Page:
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Category Archives: Duluth Harbor

Last Thursday we decided to take a walk around Downtown Duluth, Minnesota. It had been a while since our last visit and we wanted to see what was going on. Our first stop was to check out the Superior Street Construction. Duluth has decided it was time to replace Superior Street and update the utilities under the street. This is phase one of a three year project. Unfortunately in redesigning Superior Street the Duluth City Council had it’s head buried in the sand. Rather than rebuilding the street for the future they decided to build for the past. After all parking was the top priority of the businesses along the street even though there was plenty of unused parking in adjacent ramps. Having traveled extensively I was aware that the future of downtown’s is in walking streets and both in this country and Europe are many good examples of walking streets. Reykjavik, Iceland turns their main streets into walking streets during the summer months. Well Duluth is not know to be a forward looking community.

 

We then attempted to walk down to the harbor area through the sky walk. Unfortunately access to the harbor was blocked off. A severe spring storm damaged the waterfront a few weeks ago. There were already problems along the harbor as the seawall had been undercut and the land was falling into the harbor. The storm made matters worse. This happens to be the area where the Tall Ships dock when they come to Duluth. Probably no Tall Ships until the area is repaired. There were workmen in the area attempting to assess the damage.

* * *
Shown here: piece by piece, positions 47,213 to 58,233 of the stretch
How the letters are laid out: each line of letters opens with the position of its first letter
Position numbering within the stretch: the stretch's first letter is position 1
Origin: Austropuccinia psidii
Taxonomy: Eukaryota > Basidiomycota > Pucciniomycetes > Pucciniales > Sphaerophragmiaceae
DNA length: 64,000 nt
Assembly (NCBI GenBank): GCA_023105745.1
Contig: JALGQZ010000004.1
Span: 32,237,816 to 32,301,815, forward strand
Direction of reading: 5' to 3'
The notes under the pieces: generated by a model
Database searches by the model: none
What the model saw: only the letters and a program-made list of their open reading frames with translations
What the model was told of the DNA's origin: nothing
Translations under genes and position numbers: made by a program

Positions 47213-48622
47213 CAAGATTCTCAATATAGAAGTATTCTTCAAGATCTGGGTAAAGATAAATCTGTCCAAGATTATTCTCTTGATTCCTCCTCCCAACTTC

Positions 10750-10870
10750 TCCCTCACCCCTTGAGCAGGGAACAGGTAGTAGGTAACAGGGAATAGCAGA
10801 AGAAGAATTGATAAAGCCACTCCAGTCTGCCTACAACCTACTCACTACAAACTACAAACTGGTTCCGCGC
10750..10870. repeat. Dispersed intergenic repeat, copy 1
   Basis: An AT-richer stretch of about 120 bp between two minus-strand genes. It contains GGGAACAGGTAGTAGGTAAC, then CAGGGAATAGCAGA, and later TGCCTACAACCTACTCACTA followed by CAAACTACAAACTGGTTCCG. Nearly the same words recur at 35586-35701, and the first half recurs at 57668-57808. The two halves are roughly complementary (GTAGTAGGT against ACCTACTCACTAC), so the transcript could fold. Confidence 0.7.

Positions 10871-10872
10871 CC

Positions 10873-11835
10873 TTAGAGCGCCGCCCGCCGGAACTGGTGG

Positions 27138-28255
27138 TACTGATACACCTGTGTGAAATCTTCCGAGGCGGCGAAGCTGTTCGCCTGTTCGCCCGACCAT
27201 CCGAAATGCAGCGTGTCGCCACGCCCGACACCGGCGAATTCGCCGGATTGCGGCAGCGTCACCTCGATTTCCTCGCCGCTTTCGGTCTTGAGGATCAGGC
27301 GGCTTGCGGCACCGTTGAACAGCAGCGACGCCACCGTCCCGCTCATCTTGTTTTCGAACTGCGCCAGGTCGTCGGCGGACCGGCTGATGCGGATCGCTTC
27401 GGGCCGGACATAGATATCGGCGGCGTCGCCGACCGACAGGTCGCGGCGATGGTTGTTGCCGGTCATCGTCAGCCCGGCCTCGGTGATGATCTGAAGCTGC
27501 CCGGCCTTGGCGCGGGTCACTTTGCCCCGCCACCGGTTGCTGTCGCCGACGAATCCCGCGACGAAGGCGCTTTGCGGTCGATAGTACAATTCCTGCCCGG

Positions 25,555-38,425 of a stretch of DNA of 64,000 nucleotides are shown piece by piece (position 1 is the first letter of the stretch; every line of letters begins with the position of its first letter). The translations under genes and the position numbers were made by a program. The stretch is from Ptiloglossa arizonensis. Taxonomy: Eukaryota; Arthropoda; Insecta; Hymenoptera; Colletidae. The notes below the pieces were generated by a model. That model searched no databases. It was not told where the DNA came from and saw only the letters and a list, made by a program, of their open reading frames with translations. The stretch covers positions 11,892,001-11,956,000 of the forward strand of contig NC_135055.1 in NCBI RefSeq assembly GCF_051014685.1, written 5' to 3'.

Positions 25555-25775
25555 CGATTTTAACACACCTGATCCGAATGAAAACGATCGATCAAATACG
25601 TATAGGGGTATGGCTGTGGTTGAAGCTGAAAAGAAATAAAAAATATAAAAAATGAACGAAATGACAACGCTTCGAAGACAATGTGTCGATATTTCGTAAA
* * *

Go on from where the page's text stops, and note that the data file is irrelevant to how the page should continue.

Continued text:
While we were checking out the damage we noticed some unusual smoke coming from the Husky Energy oil refinery in Superior, Wisconsin. We figured there had been a minor accident and didn’t pay much attention.

 

We then had to take a circuitous route to The William A. Irvin because the harbor area is blocked off. This is an old ore ship that has been turned into a museum and offers tours during the summer. This area was already under repair because pier had been undercut by wave action. The $6.1 million Minnesota Slip seawall reconstruction project just resumed after a lengthy delay. Unfortunately the project failed to get the proper signatures and was closed down for six weeks. The plan is to drive new steel pilings then pour a new seawall. The delay has caused problems for the Vista Fleet tour boats one of which docks in back of the Irvin. If that wern’t enough the slip is contaminated and remediation is scheduled to take place this fall.

In addition the Blue Slip Bridge was undergoing painting and it was also closed.

This section of the seawall was breached in the April storm. Waves were above the seawall and sand still has not been removed. The waves were so high they touched the bottom of the Aerial Lift Bridge.